26 is a big(ish) year for me. I am no longer at a quarter-of-a-century, but over it. My 26th birthday was great: I spent the day before climbing outside with friends, I spent the day of going to law school downtown, I made a friend (Hi, Meredith!), and I ate dinner with my family. I squished my tiny nephews’ faces. And I was gifted my first pair of biker shorts, which have really been a game changer.

This year is so much more than biker shorts though, it is also a big year because I finally started law school! And when I say finally, I mean finally. Four years had passed since graduation, since my life in Nashville, since the revelation of realizing I wanted to pursue law. Lots of unfulfilled promises to myself and lots of prayer passed before I finally, finally, FINALLY began my law school journey.

And now that I am here, at this milestone of life, I am just looking back feeling overwhelmingly grateful for all of the moments that have led me to where I am today.

Here are some words of positivity and truth I’d speak to my younger self:

  • You are stronger than you think. When I was first diagnosed with bipolar disorder, I felt puny and weak and insecure. But I have since seen the benefits of living with bipolar disorder, and I have overcome so much hardship because of it.
  • You are great a taking care of others, but care for yourself, too. Learning to say no to people and yes to myself has been a great lesson that keeps on giving.
  • Cling to Jesus, and he’ll cling to you. My faith is important to me, and over the years it has become obvious that when I pursue Jesus and value my time with him, I feel his love and faithfulness and kindness even deeper.
  • Dreams are for chasing (and achieving). Finally starting law school has made me realize that chasing & achieving dreams is so utterly rewarding!
  • It takes a village. A lesson that is a continual theme on this blog, I am so thankful for the people who have encouraged and inspired and shaped me into who I am today.

A few less serious truths would be: tacos are for more than just Tuesday’s, dog mom life will rock your world and make you better, and dry shampoo is a girl’s best friend.

Self-reflection is really good for me.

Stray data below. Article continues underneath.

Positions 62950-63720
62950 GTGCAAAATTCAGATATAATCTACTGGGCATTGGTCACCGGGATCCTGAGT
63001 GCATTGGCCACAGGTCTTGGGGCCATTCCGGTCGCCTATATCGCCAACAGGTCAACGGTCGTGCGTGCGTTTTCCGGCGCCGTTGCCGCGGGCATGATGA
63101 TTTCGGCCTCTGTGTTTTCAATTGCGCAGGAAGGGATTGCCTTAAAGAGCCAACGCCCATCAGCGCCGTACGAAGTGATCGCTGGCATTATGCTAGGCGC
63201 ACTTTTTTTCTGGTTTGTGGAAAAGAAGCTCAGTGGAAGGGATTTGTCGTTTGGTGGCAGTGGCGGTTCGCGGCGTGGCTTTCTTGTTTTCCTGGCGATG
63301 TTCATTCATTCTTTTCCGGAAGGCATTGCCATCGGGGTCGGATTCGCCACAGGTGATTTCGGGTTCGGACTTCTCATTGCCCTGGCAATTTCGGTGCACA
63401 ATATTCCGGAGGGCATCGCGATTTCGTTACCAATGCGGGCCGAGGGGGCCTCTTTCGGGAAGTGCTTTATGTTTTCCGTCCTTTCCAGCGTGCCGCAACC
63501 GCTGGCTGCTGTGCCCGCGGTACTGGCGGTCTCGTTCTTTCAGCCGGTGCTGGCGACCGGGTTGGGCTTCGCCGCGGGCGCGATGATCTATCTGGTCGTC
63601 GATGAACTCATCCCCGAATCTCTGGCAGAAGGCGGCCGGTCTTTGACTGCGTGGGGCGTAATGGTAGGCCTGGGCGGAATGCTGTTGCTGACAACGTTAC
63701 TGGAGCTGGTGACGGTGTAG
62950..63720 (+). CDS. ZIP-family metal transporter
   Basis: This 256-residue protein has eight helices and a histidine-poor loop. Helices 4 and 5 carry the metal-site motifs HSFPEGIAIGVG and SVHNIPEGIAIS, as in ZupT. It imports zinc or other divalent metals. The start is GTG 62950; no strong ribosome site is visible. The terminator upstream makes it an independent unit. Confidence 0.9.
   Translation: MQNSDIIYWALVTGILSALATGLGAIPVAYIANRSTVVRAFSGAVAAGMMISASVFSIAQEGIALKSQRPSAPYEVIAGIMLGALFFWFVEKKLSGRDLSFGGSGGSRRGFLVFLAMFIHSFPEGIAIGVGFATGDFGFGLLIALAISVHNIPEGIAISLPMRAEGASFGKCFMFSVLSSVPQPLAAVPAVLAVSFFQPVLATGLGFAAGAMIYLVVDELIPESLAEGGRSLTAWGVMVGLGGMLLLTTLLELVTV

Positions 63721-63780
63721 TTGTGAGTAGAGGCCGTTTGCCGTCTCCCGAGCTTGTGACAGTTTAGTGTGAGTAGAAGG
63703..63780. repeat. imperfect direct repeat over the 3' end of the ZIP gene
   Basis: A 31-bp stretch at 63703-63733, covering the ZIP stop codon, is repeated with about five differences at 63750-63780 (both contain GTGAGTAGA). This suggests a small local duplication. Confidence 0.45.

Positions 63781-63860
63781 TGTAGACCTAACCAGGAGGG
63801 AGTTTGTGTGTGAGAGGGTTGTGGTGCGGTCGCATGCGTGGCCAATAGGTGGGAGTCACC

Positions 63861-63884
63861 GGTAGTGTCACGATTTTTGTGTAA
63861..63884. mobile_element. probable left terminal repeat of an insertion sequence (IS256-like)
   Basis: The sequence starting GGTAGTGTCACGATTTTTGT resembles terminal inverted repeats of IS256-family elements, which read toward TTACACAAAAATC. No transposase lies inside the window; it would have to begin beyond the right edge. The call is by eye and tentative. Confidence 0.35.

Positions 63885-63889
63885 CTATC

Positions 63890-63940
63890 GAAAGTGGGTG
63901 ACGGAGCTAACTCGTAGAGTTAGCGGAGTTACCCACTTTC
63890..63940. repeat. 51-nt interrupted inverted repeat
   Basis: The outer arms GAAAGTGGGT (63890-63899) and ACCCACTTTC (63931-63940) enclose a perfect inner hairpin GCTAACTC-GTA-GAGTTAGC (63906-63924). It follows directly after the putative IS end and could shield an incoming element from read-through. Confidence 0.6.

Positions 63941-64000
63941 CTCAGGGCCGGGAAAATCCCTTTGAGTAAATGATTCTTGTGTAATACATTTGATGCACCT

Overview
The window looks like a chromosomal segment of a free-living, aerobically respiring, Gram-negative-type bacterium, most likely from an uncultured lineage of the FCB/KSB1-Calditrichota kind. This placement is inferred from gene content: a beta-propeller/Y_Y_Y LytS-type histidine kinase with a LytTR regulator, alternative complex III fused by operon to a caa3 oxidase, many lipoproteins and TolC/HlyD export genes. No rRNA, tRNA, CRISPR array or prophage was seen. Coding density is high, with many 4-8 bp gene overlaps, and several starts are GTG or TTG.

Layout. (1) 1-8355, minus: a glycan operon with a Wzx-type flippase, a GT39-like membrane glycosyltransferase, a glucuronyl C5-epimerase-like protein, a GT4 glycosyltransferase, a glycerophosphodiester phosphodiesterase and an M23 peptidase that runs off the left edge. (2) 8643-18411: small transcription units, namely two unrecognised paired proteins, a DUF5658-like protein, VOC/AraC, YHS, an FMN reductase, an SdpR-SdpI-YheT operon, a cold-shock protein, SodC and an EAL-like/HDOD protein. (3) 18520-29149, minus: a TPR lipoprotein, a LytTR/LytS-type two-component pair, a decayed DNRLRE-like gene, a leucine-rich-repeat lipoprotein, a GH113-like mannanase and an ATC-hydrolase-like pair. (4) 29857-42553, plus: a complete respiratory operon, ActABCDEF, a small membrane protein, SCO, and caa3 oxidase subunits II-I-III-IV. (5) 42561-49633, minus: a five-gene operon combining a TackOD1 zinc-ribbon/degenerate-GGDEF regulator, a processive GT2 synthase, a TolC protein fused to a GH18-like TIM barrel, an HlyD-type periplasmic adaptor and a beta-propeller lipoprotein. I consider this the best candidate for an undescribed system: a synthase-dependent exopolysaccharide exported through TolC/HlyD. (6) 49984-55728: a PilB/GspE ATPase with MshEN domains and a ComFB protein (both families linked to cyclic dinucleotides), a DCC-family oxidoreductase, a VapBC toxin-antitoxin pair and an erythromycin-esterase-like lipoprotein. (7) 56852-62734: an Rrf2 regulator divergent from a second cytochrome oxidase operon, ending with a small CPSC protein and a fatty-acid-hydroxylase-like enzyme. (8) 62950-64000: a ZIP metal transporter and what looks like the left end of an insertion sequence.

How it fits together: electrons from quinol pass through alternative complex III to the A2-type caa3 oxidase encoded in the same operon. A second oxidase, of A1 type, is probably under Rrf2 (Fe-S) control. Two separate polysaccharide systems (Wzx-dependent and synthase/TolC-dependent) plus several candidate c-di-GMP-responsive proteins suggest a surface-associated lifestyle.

It’s good for my soul to look five years, ten years, fifteen years back and to see how far I’ve come. It’s good to see who has come (and who has gone) and how they have molded me in a positive way. It is good for helping me feel blessed and at peace with where I am today.

I cannot wait for these next few years in law school to teach me even more. I cannot wait for the rest of Year 26 and even 26 years in the future. It is well with my soul today. And it will be well with my soul tomorrow, and the day after, and the weeks, months, and years to come.

The Monthly Update: September

September highlights:

  • One of the last Saturday’s in September I spent participating in Summit’s 12-Hour competition. The all-day comp involves hopping around the DFW locations, and plenty of sweating and grunting and fist bumping. It was SO fun, but also exhausting.
  • One of the last Sunday’s in September I attended church with my parents, but this service was special because they relocated to the Dr. Pepper Ballpark in Frisco. My brother and his family also came. It was great participating in corporate worship again, and also spending quality time with my sweet nephews. Plus the weather was gorgeous!

September lowlights:

I honestly cannot think of a single lowlight during the month of September. What a blessing!

This month, I was filled by:

I hosted a dinner party with a few near and dear friends. We ate Chinese food, drank wine, and devoured delicious Crumbl cookies. We engaged in kind and uplifting conversation, and shared plenty of laughs. It was an evening of pure delight!

This month, I was emptied by:

Law school is starting to get real, and it’s hitting me hard. The stress of assignments and looming midterms started piling up at the end of the month.

In October, I’m looking forward to:

  • Seeing as I am posting this a bit late, some of the things I was looking forward to have already passed, including a weekend getaway to Broken Bow, OK with my gal pal Tink and my pup Jack. More to come on that later!
  • I’m going to my sweet friend McKae’s wedding in Colorado toward the end of the month. I am excited to 1) get out of Texas and experience some cooler weather, but mostly 2) to celebrate McKae & Creed’s love with some great friends of mine!

One Month In: Life Lessons From A Future Attorney

I’ve been a law student for a month now.

Yes, folks!!! Four weeks! 30 days! Late nights! Early mornings! That is an entire month of study sessions, introductions, office hours, Zoom classes, and power naps. All the things!

And guess what? I haven’t even cried once!

Now that I am essentially a practicing attorney (100% joking), I’d like to share some of the wisdom I have gleaned over this past month:

  1. Sleep is important. I learned the importance of sleep during undergrad when I suffered from severe insomnia. I would run off only a handful of hours of sleep for multiple days in a row. It negatively affected my energy, mood, and even personality. These days I am reminded the value of sleep and try to get in at least 8-hours per night.
  2. Dog motherhood is good for the soul. My sweet terrier-mix Jack is the light of my life. When I have a long day at school and walk through the front door, my sweet pup introduces me with eager squeals and little dances and pure delight.